Everyone needs a bit of help from friends or family now and then. But when it comes to money, a person’s bad financial habits can make helping them out a dangerous prospect.
A person on Reddit found themself in this situation when their spendthrift brother asked them to co-sign on his mortgage.
The Original Poster (OP) wasn’t sure about their decision to deny their brother’s request, so they went to the AITA (Am I The A**hole) subReddit for perspective.
“AITA for refusing to co-sign for my brother’s mortgage?”
“My brother has never been great with money and neither was his wife. They recently had their 3rd child and in a 2 bedroom apartment it’s been crazy so they decided to purchase a home. They have a large dog and renting is very difficult almost impossible with 3 children and a dog so they’ve been stuck in that 2 bedroom for 4 years.”
“My brother actually makes a pretty good amount of money (over $100k) but is terrible at self control and they usually live paycheck to paycheck. So they saved 20% for a home and got an accepted offer for a duplex but the bank won’t led to them because of his cc debt (I don’t know exactly how much he said it was around $40,000) and his bad credit history.”
“My parents aren’t able to borrow more money from the bank as they have their own mortgage and they are now all looking to me to sign for my brother’s mortgage.”
“I have an apartment but it’s mostly paid off so I could help them and maybe the banks would ok them then but I’m scared my brother will stop paying or be late on his payments and my credit will suffer.”
“I work in an industry that does credit checks for employment so a bad credit could effect my future job prospects and getting a mortgage myself as I don’t plan on being in my apartment forever.”
“He has begged me and asked our parents to beg me but I don’t trust his self control when it comes to his money. My mother yelled at me that her grandchildren are all cramped together in a tiny apartment when I could just lend my credit to them and I wouldn’t even have to pay anything but I feel like I’ll end up responsible for the debt if it doesn’t get paid. AITA?”
People on Reddit were then asked to judge whether the OP was wrong in this situation based on the following categories:
- NTA – Not The A**hole
- YTA – You’re The A**hole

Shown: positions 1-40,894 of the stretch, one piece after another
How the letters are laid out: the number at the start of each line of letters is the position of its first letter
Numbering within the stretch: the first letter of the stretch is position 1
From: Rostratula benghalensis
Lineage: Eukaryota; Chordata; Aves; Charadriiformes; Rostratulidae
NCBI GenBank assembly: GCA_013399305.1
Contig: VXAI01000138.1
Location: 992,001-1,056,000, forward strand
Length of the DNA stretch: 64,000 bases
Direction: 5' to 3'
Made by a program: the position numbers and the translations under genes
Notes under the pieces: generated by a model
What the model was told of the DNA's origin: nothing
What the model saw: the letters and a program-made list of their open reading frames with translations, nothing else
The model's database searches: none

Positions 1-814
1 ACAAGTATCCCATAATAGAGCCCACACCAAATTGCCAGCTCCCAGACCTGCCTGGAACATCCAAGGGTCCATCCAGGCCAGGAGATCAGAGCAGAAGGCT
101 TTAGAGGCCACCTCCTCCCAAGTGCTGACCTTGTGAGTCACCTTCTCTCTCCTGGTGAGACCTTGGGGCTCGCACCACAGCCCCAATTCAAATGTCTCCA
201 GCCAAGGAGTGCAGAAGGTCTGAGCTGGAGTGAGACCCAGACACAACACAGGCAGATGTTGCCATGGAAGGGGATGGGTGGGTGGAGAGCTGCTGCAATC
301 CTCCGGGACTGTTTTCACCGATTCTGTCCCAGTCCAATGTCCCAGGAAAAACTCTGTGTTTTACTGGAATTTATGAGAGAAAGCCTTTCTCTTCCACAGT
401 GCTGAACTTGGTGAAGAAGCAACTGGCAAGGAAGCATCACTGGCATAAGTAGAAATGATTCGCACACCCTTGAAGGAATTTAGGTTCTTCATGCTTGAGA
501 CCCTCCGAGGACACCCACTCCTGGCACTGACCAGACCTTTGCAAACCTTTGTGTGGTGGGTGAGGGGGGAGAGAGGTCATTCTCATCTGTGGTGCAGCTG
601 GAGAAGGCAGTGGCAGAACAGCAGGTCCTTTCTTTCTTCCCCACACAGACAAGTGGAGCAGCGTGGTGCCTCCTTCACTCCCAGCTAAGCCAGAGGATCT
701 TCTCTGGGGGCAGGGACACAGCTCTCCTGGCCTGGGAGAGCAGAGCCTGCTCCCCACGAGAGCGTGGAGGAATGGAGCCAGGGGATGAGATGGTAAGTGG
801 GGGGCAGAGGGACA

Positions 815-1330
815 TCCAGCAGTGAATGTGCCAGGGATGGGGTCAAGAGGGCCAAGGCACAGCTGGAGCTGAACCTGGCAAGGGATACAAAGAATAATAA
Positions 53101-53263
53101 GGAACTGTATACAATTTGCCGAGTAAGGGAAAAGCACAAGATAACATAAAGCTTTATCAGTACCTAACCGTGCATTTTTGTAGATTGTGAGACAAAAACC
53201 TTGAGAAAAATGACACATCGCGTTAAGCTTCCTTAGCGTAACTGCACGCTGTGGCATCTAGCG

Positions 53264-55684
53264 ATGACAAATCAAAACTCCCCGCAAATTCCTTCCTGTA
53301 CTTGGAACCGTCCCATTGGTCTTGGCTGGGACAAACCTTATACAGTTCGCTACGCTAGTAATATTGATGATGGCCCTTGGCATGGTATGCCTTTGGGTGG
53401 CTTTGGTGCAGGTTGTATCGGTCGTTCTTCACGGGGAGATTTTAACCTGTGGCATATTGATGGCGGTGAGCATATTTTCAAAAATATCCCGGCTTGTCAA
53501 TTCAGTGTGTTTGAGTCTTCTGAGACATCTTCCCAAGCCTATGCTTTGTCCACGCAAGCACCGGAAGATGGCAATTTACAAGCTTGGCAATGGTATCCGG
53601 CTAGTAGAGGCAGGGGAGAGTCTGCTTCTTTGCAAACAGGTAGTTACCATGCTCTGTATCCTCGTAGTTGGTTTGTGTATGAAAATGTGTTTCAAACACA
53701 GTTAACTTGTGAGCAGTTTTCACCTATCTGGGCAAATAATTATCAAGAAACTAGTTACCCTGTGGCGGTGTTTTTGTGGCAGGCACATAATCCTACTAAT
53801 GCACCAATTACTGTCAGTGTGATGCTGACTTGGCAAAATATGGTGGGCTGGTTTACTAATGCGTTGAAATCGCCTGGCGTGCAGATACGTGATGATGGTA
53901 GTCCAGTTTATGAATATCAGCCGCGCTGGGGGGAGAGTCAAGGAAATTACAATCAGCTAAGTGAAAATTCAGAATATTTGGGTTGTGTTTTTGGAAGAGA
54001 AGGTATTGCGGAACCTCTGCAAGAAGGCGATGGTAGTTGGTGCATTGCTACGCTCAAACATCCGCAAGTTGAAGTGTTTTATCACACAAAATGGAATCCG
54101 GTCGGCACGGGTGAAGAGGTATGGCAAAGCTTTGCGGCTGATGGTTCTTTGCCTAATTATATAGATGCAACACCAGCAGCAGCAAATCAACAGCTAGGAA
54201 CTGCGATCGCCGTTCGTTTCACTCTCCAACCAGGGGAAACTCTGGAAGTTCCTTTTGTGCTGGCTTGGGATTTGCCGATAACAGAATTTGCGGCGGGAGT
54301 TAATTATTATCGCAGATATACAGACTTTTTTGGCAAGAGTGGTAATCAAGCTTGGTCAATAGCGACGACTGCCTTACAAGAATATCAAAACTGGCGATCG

- ESH – Everyone Sucks Here
- NAH – No A**holes Here
And virtually none of them faulted OP for their hesitancy to help.
“NTA. DO NOT DO THIS. DO NOT DO THIS.” —runedued
“Nope nope nope nope nope. NTA. Do not co-sign.” —westerndiva
“NTA. The bank asks 20% down payment and they still won’t lend to him. That should tell you all you need to know.” —Alternative_Fox7217
“Borrowing the lead’s coattails to join in: do not do this. I worked in an industry that had credit requirements for employees – banking IT, so it was a security thing. You could end your career, possibly lose your job if he blows it and you’ve co-signed.” —seamuswasadog
“40K OF CC DEBT? JFC this man needs financial intervention stat. He’s probably paying 12K a year on interest alone.” —stormdanc3
“If you’re feeling super generous you could offer to pay for them to meet with a financial planner who might be able to show you brother what he needs to change in his life to get out of this mess. But absolutely do not co-sign for anything.” —Farfalle6
“Agreed. If parents think it’s such a good idea and a safe bet, let them move into an apartment and let brother and family move into their house and pay that mortgage. Am getting they don’t want to take that risk either. NTA to the highest degree.” —rainyhawk
“Never ever ever ever bankroll anyone’s poor choices. Not your problem. Full stop. Let your ‘Parents’ do that if that is what they want to do. Why on earth would you be expected to do what your brother cannot do his own self? Not your marriage, not your kids, not your problem. NOPE!” —sheisawholesituation
“Run far and fast.”
“Help them work out a budget to pay off their credit cards and live within their means. They can pay off their debt and then buy a place under their own steam.” —Here_for_tea
“Lending in a emergency situation is one thing, but this is technically not an emergency. The banks know based on paper he won’t pay them back, you know know he won’t pay you back. Don’t do it.” —dfrnt21
“…You say you want to buy a home yourself? If you co-sign your brother’s loan, banks will count your brother’s loan against you when determining debt-to-income ratio.”
“DO NOT DO THIS. They’ll want 30 years, right? They’ll drag their feet on a refi and you already know they’re bad with money.” —Accomplished_Sun_258
“Your parents are mad they’re cramped in an apartment, they can be mad at their son.”
“Why didn’t he put that 20% into his credit cards.”
“It’s his mess and his life, you’re not responsible for it. You didn’t make the debt, the babies, you didn’t marry the debt. Not your circus, not your monkey.”
“The situation sucks, sure. But it’s not your job to fix it.” —Jinglebrained
“NTA. Anyone that gives you sh*t can cosign for him instead.” —AbortTexas
“…OPs family are morons, and this is way too much of a risk.”
“OP needs to repeat ‘You can’t ‘lend’ credit,’ her brother has debt and is irresponsible with money, and ‘OP’ will be responsible for payments if he doesn’t make them. No promise that this won’t ever happen is enough. So the answer is a big fat unchanging no.”
“They need to wait, save more and pay off their debt (plus reduce their credit card limits, as these significantly impact borrowing ability), or find some other sucker to co-sign.” —Lexia_extreme511
Hopefully OP can find some other way to help out their brother.